Quite understandably, there’s immense uncertainty right now among organisations around the world about the conditions that they will likely be facing even in just a few months’ time, never mind in another three months, six months or a year.
How, you might wonder, can you possibly effectively prepare your business for an era after the worst of the coronavirus crisis has passed?
In fact, will the crisis really ‘pass’ for a while? Perhaps there will be unpredictable cyclical outbreaks, prolonged chaos that drives governments and societies to breaking point, or we’ll be lucky, with an effective vaccine being discovered and the virus seeming like old news by the end of next year?
But let’s not dwell too much on all of that. Instead, we’ll take a closer look at some of the strategies that are likely to serve your firm well in the new world of work after COVID-19, whatever the future exactly ends up looking like.
Show your humanity as an organisation
It would be something of an understatement to say that the COVID-19 crisis has wreaked havoc with a lot of people’s mental, not just physical, health. Recent figures from the UK’s Office for National Statistics, for instance, show that more than a third (37.4%) of British adults said the pandemic had affected their wellbeing.
So, now is definitely a time for your organisation to emphasise your team members’ shared humanity, and to cultivate an inclusive and rewarding company culture.
You can help to achieve this through such steps as communicating compassionately, living the stated purpose of your organisation to help to build trust from your personnel, and genuinely caring about your employees’ concerns at work, perhaps supporting them with life coaches and wellbeing programmes.
Be flexible and phased in how you resume ‘normality’
We touched above on the matter of the ongoing uncertainty facing organisations at this time; such uncertainty, however, concerns events within and impacting directly upon your business, and not just those that might happen in the wider world.
So, as your firm gradually resumes something vaguely resembling ‘normal’ operations, be sure to build flexibility and agility into your strategy.
Re-engineer how your firm does things, so that if lockdown restrictions need to be re-imposed and your sector faces renewed turmoil, you can switch back to a remote workforce that is well-prepared to continue serving the most pressing requirements of your business’s customers and clients.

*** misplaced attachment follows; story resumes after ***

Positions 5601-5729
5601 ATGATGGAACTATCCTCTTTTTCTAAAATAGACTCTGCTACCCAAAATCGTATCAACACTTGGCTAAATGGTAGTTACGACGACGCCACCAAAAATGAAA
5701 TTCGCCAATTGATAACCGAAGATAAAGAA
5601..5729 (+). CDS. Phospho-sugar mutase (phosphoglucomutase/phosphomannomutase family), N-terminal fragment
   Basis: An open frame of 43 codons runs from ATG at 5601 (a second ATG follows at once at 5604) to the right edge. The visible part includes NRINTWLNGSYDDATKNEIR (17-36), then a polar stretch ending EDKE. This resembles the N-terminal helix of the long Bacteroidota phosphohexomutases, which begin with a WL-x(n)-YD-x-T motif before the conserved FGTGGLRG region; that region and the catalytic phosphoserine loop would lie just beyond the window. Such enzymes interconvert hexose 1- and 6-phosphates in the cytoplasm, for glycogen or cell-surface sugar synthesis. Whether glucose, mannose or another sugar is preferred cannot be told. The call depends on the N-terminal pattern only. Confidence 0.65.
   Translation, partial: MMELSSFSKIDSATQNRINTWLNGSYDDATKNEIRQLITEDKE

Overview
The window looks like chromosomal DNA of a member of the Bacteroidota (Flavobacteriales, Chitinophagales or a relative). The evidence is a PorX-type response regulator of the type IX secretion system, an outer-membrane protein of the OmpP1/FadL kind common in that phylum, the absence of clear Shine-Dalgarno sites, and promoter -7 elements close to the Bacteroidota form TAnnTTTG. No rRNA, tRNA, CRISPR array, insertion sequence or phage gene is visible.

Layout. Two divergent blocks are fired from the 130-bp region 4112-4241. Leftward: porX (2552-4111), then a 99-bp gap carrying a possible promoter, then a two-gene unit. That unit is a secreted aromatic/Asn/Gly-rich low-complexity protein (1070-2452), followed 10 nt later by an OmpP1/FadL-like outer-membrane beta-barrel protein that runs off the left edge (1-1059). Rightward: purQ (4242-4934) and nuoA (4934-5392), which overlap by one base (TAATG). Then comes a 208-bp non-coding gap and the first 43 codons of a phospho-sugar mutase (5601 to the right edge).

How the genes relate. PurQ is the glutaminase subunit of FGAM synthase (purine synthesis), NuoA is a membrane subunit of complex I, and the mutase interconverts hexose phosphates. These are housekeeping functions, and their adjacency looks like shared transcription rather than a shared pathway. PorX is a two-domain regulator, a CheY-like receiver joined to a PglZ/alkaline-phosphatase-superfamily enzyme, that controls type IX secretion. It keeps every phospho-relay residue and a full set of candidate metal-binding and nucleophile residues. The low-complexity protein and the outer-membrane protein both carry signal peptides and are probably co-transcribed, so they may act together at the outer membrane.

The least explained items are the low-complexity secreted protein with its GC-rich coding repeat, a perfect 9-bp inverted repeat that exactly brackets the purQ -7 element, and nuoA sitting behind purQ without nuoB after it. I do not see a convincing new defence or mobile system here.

Embrace the technological, organisational and cultural changes the crisis has brought
Many of the most eye-catching changes we have seen to how organisations work during this crisis – such as the increasing dependence on key online communication and collaboration tools such as Zoom and Microsoft Teams, as well as the rise of the ‘hybrid office’ – are very much here to stay.
The term ‘hybrid office’, by the way, refers to the ever-more normalised tendency at any one time for organisations to have some of their employees working from home, while others are based in the office near (but responsibly distanced from) colleagues.
Now is the time, then, to consider how your firm can further embed changes that could help to bring real benefits to its agility amid the unpredictable conditions almost all businesses now face, and the quality of service you provide.
Voice, data and mobile services by Gamma or a similarly renowned provider, for example, could help to further level the field between your remote and office-based employees with regard to day-today, both internal and external communication and collaboration.
Develop operational resilience
Another thing that the pandemic has brought sharp focus upon, is the vulnerability of many of the global supply chains and service networks on which organisations depend.
It’s no surprise, then – especially on a backdrop of changes in demand for products and services across the sectors – that many firms are now redesigning their operations and supply chains, so that they’re better shielded against any future shocks and restrictions that the virus could yet bring.
The progressive regionalisation of supply chains is not a trend solely attributable to the coronavirus, but it is certainly another one that the pandemic has accelerated.
Prioritise the safety and wellbeing of your workers
Alas, this particular step doesn’t ‘go without saying’ to quite the extent that it should among some organisations, even at this stage of the crisis.
So, it’s crucial that your firm is constantly looking afresh at how it is catering to its employees’ safety and wellbeing as the threats posed by the virus continue to linger.
Are you communicating as openly and transparently with your personnel as you should be? Does your firm have the flexible work arrangements in place to allow for safe working by your staff – remotely, if need be? Are your company’s current practices aligned with the latest guidance and rules issued by government and health officials?
As you can see from the above, getting your business ready for the uncertain picture of the post-COVID-19 era will not be the work of a moment. Implementing such steps as the aforementioned, however, could be integral to your firm’s efforts to bolster competitiveness and readiness for whatever the looming months and years ultimately bring.